Work has been described as a means of giving one’s life purpose, direction, order and dignity. It also helps to support oneself but when a high percentage of the nation’s youth are unemployed due to government’s lack of ingenuity-what happens? The results of these are youth restiveness, crime, violence, e.t.c. The rate of unemployment in Nigeria is on the increase with the disappearance of jobs in the public service, the churning out of an estimated 120,000 graduates annually by Nigerian Universities and Polytechnics, lack of industrialization e.t.c. Many youths have taken to robbery, extortion of money from people and so on.
Our political leaders do not have a national sense of urgency to a problem which the Sultan of Sokoto calls a time bomb waiting to explode. Though the issue of unemployment in not peculiar to Nigeria alone. It is a universal problem but the Nigerian government has not taken the necessary steps to arrest this situation rather, it has remained silent.
One would have expected that the privatization program under the immediate past president, Olusegun Obasanjo was aimed at providing employment for the jobless youths of this country but the program has failed in this regard.
Some people have said that the graduates that are churned out by Nigerian Universities and polytechnics have unemployable skills but could this be true? And if this assertion is correct, could the graduates be blamed for the lack of employable skills? Everyone knows that the standard of education in Nigeria has drastically fallen besides most educational institutions in the country have not tailored their programs to meet the demand of the workforce. This makes their products ill-prepared for the labour market. Most companies have to train fresh university and polytechnic graduates in order to acquire the skills necessary to perform their roles.
Another terrifying issue is how thousands of graduates roam the streets for so many years in search of jobs. The lucky ones who eventually get an offer after about five years of graduation would most likely have forgotten the little skill they were able to acquire while in school and unless they become trained, such graduates would not function effectively on their jobs.
Former Governor of Lagos State, Asiwaju Bola Ahmed Tinubu in a reaction to the different calls, appeal and demand by concerned Nigerians for the scrapping of the NYSC program said that “in the face of high level graduate unemployment, the NYSC offered a stop-gap measure against joblessness.” This statement may be true to some extent but the fact still remains that these youth corpers join the league of unemployed youths after the mandatory one-year National service except for a few number of them who becomes retained by the organizations they were posted to work.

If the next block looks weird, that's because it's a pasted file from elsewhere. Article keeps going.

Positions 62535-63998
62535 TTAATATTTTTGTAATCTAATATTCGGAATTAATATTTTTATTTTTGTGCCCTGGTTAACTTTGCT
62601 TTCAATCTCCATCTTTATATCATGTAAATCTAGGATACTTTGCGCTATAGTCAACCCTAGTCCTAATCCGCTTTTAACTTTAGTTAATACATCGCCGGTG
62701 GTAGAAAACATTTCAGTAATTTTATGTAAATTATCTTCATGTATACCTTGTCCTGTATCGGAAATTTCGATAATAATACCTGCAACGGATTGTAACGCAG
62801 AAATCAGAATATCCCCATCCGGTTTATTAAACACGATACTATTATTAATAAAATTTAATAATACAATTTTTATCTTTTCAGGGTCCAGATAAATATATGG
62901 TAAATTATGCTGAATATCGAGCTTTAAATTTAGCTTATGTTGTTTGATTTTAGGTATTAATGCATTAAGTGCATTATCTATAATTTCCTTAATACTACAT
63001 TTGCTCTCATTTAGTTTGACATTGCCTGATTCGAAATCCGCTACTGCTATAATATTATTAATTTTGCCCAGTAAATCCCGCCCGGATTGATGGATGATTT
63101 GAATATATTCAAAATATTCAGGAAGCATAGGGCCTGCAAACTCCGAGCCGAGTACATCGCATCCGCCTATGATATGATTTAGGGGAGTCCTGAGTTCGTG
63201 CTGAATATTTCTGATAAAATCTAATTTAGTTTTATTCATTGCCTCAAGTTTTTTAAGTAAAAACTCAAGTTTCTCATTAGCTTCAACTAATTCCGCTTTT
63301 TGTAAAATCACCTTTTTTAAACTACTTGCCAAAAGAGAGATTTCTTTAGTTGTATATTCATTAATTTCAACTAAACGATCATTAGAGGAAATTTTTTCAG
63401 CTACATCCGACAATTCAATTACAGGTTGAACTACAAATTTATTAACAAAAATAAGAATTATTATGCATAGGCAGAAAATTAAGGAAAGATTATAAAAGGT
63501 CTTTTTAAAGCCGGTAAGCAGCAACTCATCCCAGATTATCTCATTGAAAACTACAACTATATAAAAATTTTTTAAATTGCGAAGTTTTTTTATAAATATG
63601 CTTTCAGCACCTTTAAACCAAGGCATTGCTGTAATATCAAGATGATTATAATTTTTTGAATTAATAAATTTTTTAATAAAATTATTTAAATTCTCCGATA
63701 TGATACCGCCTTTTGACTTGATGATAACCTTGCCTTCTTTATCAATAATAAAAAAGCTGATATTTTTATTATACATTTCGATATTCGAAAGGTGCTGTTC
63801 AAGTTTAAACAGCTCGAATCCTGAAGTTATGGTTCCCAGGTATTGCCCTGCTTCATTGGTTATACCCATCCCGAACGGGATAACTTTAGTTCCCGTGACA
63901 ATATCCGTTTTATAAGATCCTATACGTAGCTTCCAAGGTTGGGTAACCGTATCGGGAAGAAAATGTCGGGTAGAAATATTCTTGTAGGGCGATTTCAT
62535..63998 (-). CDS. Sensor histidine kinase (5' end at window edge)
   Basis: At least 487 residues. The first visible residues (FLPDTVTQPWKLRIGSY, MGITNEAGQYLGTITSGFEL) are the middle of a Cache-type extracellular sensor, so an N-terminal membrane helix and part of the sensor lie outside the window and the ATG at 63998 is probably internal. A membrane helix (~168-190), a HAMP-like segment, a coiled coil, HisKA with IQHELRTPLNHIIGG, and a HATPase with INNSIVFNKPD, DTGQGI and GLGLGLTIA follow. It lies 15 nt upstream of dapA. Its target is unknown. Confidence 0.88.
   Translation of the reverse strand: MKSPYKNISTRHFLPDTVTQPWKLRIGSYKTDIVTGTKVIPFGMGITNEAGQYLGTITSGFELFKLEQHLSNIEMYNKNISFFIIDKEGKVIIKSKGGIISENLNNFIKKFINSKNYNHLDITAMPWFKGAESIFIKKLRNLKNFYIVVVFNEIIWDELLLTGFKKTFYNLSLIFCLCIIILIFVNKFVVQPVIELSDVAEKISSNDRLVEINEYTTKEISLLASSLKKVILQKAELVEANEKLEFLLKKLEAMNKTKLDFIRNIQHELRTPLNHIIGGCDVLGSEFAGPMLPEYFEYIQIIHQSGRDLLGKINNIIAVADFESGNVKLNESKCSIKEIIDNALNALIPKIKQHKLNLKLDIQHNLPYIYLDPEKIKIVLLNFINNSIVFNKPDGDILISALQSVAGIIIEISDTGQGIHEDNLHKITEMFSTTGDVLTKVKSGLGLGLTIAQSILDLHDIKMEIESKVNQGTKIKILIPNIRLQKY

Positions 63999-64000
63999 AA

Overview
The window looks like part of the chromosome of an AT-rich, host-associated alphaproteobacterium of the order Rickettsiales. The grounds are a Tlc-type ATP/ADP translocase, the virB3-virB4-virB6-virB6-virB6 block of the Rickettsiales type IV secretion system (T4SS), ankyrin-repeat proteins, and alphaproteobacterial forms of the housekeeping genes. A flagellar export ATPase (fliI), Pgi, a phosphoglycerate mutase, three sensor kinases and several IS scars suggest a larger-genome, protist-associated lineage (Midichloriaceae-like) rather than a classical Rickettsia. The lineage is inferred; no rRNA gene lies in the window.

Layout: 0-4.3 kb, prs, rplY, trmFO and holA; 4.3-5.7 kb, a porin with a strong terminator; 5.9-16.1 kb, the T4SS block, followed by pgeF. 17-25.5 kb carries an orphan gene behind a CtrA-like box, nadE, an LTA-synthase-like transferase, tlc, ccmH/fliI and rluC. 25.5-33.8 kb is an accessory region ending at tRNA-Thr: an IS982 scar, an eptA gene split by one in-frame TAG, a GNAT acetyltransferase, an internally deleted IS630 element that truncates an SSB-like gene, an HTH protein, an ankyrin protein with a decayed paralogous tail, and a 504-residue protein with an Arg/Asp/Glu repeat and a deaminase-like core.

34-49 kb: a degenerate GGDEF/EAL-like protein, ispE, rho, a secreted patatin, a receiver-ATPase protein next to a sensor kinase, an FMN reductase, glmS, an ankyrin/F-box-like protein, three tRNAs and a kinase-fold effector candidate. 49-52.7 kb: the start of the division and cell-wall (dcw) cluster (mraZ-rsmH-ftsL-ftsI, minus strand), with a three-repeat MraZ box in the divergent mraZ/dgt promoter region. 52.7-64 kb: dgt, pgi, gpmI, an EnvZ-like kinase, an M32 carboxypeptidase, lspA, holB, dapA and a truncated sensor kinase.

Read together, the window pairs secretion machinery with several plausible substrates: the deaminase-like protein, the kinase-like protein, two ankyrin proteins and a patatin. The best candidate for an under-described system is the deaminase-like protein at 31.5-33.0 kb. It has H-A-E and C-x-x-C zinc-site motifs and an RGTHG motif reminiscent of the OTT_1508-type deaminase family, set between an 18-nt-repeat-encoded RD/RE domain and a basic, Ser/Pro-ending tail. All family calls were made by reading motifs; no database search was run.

Apart from the unemployed graduates, other cadre such as the secondary school drop-outs and school leavers as well as the ‘agberos’ also make-up the unemployed youths in Nigeria. Vocational training centres which were meant to cater for this set of youths are not in existence. Also, skill acquisition programmes which could empower graduates and non-graduates alike are hardly developed by governments. These youth centres and programmes, if functional, would afford the teeming population of unemployed youths in Nigeria the opportunity of acquiring sellable skills thereby making them productive. This will in turn reduce violence and crime among others.
The absence of such youth empowerment programme across the federation has led to an increase in the number of miscreants/street urchins who indulge in crime, violence e.t.c. The procurement of commercial three-wheeler vehicles and the promotion of ‘okada’ riding by the past administration is not a solution to the issue of unemployment in Nigeria. They have become a nightmare rather than a solution. What government needs to do is create new jobs and provide welfare programmes for the young teenage mothers, unemployed and underemployed youths. Our resources are enough to be widening spread among the citizens of the country.
According to Senator Arthur Nzeribe, “huge incomes accruing to the nation are consumed at the top by politicians” but these monies can be used to provide welfare programmes for the unemployed youths of the country while government create new jobs. It can also leverage low income earners most of whom their jobs don’t pay enough to support their families. Government at all levels cannot afford to be passive about this issue, they must act as a matter of urgency to arrest the situation if a society free of incessant crime and violence is what we crave.
Bolaji Aregbesola contributes from Nigeria.